(3) acting based upon a suit, claim, or cause of action purchased from, assigned by, or otherwise conveyed in whole or in part by an insured depository institution or its affiliate in connection with assistance provided under section 1823 of this title,

for gross negligence, including any similar conduct or conduct that demonstrates a greater disregard of a duty of care (than gross negligence) including intentional tortious conduct, as such terms are defined and determined under applicable state law. Nothing in this paragraph shall impair any right of the Corporation under other applicable law. (Emphasis supplied.)

[5] 944 F.2d 455 (8th Cir.1991).

[6] While the American Casualty opinion did not set forth regulatory exclusion analyzed by the appellate court, the district court opinion does provide the language at issue. See American Casualty Co. of Reading, Pennsylvania v. FDIC, Civ. No. 86-4108, 1990 WL 66505 (N.D. Iowa Feb. 26, 1990):

"The 1984 Policy contains two provisions at issue here. Endorsement No. 2 ("regulatory exclusion") retracts liability of D & O insurance coverage for claims made against the insureds for:

any action or proceeding brought by or on behalf of the Federal Deposit Insurance Corporation, the Federal Savings and Loan Corporation, any other depository insurance organization, the Comptroller of the Currency, the Federal Home Loan Bank Board, or any other national or state regulatory agency (all of said organizations and agencies hereinafter referred to as ("Agencies"), including any type of legal action which such Agencies have the legal right to bring as receiver, conservator, liquidator or otherwise: whether such action is brought in the name of such Agencies or by or on behalf of such Agencies in the name of any other entity or solely in the name of any Third Party." Id. at p. 10.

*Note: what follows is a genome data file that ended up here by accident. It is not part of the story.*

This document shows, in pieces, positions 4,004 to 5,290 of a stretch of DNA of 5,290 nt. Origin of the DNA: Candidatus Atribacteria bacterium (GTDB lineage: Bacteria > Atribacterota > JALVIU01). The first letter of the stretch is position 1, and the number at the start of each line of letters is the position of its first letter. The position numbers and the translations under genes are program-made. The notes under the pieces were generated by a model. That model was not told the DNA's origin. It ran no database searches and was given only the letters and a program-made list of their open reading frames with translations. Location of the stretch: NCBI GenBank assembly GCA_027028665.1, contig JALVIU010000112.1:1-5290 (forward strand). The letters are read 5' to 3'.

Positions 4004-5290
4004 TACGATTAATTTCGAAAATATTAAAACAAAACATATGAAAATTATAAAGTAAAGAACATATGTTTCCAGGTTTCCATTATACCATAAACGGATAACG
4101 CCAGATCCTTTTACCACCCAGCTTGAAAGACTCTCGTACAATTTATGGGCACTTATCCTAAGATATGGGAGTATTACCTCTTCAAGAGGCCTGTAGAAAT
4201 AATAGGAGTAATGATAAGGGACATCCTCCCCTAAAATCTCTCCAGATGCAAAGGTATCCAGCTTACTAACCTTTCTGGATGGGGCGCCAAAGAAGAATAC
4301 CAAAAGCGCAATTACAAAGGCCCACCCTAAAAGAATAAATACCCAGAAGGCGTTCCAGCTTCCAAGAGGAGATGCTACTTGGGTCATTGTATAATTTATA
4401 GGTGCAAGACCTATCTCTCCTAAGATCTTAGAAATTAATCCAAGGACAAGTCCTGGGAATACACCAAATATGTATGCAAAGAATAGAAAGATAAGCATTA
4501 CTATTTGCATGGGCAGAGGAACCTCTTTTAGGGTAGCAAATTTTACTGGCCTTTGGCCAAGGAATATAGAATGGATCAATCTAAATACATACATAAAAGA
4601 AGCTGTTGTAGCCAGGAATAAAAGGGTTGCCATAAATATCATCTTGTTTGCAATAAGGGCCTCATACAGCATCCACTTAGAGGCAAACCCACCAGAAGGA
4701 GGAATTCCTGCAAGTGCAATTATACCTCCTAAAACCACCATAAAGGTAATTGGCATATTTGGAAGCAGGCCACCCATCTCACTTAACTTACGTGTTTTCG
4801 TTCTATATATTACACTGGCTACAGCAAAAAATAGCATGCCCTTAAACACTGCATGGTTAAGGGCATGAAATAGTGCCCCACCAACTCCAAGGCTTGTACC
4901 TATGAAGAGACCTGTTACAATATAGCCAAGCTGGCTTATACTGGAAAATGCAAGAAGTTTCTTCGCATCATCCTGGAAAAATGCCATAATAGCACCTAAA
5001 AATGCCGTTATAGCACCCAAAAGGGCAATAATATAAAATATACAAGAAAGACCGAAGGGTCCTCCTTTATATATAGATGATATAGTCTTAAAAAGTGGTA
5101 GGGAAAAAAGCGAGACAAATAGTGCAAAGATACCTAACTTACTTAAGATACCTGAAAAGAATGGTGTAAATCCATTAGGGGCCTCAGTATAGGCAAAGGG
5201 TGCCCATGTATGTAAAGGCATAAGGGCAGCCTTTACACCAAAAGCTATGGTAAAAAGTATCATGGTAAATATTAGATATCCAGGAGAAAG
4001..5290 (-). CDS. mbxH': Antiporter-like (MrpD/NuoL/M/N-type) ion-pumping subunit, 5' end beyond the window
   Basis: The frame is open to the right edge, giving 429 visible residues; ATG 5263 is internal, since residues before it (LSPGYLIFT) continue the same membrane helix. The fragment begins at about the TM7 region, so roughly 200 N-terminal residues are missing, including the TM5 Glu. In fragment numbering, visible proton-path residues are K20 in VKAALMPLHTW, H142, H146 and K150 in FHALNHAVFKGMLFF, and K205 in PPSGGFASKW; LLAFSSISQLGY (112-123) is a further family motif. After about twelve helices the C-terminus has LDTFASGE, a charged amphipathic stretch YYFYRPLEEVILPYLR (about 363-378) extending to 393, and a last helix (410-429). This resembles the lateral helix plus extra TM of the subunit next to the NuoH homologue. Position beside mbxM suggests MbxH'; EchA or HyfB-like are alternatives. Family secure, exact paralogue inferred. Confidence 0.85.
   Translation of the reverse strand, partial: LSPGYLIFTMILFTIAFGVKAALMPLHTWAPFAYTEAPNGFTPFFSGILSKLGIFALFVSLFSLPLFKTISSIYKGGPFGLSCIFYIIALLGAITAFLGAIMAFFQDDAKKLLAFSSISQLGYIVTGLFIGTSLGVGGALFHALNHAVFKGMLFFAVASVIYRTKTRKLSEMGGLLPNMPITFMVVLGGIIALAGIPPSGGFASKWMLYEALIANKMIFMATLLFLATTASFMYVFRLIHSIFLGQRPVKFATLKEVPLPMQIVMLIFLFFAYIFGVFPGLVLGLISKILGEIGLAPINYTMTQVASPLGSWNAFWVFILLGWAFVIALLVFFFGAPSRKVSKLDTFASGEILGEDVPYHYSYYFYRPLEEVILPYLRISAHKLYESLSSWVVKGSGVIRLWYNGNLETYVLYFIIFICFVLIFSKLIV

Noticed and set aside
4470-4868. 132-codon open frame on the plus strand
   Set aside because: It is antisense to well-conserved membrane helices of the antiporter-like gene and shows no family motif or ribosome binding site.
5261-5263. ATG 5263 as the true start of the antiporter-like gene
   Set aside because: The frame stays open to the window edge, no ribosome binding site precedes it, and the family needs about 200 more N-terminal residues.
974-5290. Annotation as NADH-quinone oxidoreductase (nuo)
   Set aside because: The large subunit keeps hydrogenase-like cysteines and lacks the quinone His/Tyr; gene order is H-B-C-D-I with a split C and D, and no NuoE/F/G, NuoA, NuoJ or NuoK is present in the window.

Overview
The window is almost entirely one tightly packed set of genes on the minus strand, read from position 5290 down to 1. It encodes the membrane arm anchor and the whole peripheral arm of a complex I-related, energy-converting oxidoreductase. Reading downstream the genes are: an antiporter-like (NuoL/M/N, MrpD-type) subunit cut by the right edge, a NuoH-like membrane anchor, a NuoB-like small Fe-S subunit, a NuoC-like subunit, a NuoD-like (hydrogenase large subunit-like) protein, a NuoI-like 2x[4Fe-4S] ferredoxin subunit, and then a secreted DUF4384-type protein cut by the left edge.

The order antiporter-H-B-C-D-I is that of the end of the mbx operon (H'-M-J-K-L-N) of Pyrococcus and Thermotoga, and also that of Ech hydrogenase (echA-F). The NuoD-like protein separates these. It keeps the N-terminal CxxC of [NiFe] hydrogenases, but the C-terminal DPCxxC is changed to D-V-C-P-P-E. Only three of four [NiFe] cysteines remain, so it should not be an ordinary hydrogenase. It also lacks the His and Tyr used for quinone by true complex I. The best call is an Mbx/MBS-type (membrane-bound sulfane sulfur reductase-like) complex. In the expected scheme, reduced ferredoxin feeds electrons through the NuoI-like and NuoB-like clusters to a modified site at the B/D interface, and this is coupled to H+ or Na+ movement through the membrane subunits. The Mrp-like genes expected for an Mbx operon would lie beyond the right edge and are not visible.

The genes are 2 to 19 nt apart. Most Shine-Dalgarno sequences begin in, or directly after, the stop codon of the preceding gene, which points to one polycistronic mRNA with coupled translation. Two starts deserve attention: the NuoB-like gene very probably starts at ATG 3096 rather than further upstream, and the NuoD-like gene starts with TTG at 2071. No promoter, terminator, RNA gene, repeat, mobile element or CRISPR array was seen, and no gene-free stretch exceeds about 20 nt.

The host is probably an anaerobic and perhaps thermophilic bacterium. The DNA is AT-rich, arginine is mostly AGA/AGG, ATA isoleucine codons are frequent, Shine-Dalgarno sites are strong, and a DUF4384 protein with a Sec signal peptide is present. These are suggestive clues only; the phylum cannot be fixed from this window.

[7] 944 F.2d at 460-461.

[8] American Casualty Co. of Reading, Pennsylvania v. FDIC, supra, at note 6.

[9] FDIC v. Zaborac, 773 F. Supp. 137 (C.D.Ill. 1991).

[10] 773 F. Supp. at 142.

[11] 758 F. Supp. 1340 (C.D.Cal.1991).

[12] 758 F. Supp. at 1347.

[13] A conventional obligation, such as created by an ordinary contract or an insurance policy, is a legal relationship whereby the obligor is bound to render a performance in favor of the obligee. Schroeder v. Board of Supervisors of Louisiana State University, 591 So. 2d 342 (La.1991).

[14] La.Civ.Code art. 1767 provides in pertinent part that:

A conditional obligation is one dependent upon an uncertain event.

If the obligation may be immediately enforced but will come to an end when the uncertain event occurs, the condition is resolutory.

[15] La.Civ.Code art. 1767, comment (c).

[16] La.Civ.Code art. 1766.

[17] Pub.L. No. 101-73, 103 Stat. 183 (Title II codified at 12 U.S.C. §§ 1811-1833).

[18] 135 Cong.Rec. S1278 (daily ed. April 19, 1985) (statement of Senator Riegle).

[19] American Casualty Co. of Reading, Pennsylvania, 944 F.2d 455, 460-461 (8th Cir.1991); FDIC v. Zaborac, 773 F. Supp. 137, 147 (C.D.Ill.1991) ("A policy question such as whether these exclusions will ultimately benefit or burden the federal banking system is a policy question to be decided by Congress or by an agency under its rule-making power."); American Casualty Co. v. Baker, 758 F. Supp. 1340, 1347 (C.D.Cal.1991); Continental Casualty v. Allen, 710 F. Supp. 1088, 1010 (N.D.Tex.1989); Finci v. American Casualty Co., 323 Md. 358, 593 A.2d 1069 (1991).

[20] Supra at note 2.

[21] Supra at page 1356.